A: After stopping the use of Depo-Provera, women expect to resume menstruation within 1 to 3 months and their bones begin accumulating calcium again. Depo-Provera acts as a birth control, offering users options of receiving protection in the form of shots, which they inject every 11 weeks. While using Depo-Provera, bone growth slows and menstruation stops, a condition called amenorrhea, but these effects reverse within several months of the last shot.
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  • Q: What are the side effects of tubal ligation?

    A: Some side effects that can follow a tubal ligation procedure include light vaginal bleeding and excessive gas within the first couple days, according to WebMD. Although tubal ligation is a birth control method, it is not 100 percent effective. In five out of 1,000 cases per year, a woman becomes pregnant within the first year following a tubal ligation; in five years, 13 out of 1,000 women become pregnant.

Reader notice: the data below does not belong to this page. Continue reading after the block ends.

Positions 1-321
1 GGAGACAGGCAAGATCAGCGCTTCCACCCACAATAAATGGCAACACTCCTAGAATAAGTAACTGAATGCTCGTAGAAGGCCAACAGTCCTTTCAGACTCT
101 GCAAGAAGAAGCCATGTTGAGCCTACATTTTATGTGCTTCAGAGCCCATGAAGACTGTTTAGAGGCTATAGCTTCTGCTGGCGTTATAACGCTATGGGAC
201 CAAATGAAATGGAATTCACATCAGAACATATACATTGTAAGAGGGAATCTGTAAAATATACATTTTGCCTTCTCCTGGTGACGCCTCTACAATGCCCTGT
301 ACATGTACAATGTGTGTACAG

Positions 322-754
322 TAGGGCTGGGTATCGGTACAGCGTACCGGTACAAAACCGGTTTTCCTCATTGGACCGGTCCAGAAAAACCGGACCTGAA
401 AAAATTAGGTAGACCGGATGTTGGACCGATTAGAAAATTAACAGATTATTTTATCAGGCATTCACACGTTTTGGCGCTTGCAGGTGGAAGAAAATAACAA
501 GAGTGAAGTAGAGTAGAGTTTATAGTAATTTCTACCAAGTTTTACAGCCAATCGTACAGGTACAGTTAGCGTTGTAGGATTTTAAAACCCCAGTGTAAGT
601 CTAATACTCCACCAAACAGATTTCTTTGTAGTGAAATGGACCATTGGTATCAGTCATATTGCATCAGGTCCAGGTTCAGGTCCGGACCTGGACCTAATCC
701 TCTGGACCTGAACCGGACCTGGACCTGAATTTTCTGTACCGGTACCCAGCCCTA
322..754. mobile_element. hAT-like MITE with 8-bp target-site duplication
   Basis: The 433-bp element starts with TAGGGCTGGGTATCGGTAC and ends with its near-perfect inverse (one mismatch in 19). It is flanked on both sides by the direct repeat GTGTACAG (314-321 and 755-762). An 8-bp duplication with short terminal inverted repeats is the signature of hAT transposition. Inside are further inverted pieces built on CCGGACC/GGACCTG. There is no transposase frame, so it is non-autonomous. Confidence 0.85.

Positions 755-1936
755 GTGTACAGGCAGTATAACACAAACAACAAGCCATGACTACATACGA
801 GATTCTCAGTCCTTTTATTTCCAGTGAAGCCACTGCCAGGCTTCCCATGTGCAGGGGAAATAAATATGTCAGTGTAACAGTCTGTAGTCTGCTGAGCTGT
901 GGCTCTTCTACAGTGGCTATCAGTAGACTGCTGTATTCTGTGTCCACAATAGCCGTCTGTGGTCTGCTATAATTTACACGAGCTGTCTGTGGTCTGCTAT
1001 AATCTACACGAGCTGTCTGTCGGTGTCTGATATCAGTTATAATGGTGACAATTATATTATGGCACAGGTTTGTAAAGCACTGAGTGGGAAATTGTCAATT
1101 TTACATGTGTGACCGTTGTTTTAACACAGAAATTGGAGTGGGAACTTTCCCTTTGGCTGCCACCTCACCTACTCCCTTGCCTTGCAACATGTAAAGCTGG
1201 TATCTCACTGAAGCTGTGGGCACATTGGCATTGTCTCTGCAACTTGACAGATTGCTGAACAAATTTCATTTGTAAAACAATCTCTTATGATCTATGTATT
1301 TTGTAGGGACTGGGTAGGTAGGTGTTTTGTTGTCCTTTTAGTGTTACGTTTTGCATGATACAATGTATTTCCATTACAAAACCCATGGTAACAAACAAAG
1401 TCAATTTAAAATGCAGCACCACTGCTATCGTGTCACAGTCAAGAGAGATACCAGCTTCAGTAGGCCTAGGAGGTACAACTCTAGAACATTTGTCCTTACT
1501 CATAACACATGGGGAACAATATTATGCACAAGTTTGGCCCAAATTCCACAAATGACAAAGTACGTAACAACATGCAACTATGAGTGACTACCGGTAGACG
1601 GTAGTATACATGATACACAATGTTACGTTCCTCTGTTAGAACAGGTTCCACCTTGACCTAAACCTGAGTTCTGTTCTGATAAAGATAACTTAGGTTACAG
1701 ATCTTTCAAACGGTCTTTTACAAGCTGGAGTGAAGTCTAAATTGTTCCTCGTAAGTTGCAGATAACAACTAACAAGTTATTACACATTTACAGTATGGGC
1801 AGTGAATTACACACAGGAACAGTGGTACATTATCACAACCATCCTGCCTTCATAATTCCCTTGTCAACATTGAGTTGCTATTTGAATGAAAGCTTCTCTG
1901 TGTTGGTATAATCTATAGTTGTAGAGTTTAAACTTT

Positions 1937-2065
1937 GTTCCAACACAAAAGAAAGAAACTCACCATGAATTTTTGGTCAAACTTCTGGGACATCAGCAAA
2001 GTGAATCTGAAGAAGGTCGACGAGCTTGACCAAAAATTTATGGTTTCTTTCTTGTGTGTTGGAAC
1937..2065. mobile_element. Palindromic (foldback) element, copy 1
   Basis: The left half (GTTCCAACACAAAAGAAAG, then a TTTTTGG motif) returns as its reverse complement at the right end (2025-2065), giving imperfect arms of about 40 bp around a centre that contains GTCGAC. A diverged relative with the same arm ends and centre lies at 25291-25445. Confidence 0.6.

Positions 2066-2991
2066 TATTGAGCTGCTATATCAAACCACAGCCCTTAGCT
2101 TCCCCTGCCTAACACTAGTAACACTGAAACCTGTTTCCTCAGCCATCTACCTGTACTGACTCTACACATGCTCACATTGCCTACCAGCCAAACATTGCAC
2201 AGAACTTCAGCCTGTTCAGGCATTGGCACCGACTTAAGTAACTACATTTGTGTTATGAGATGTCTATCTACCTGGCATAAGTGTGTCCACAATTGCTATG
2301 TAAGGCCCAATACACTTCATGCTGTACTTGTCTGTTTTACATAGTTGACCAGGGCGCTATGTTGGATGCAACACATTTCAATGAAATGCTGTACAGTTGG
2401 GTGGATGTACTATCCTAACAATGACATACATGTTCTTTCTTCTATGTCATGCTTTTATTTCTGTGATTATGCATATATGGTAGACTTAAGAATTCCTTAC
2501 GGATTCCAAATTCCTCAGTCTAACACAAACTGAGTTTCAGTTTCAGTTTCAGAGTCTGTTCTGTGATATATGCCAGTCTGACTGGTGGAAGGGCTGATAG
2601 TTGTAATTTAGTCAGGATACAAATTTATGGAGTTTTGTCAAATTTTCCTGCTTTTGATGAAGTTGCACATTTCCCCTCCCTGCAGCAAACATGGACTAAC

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  • Q: How do you prevent spotting while on the pill?

    A: It may be possible to prevent spotting by taking the pill as the directions indicate each day at the same time, according to WebMD. Maintaining a healthy weight and managing stress with relaxation techniques may also help to prevent spotting. Stopping smoking can assist as well, reports Mayo Clinic.
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  • Q: What are the side effects caused by stopping NuvaRing?

    A: When a woman stops using NuvaRing, she may experience some side effects, such as nausea, vomiting, water retention, weight gain, painful menstrual periods, vaginal bleeding in between periods, ankle or feet swelling, bloating, tender breasts and headaches according to WebMD and NuvaRing's official site. There are other more serious problems that can occur during NuvaRing use or after stopping NuvaRing use including liver problems, gallbladder problems, angioedema and blood clots.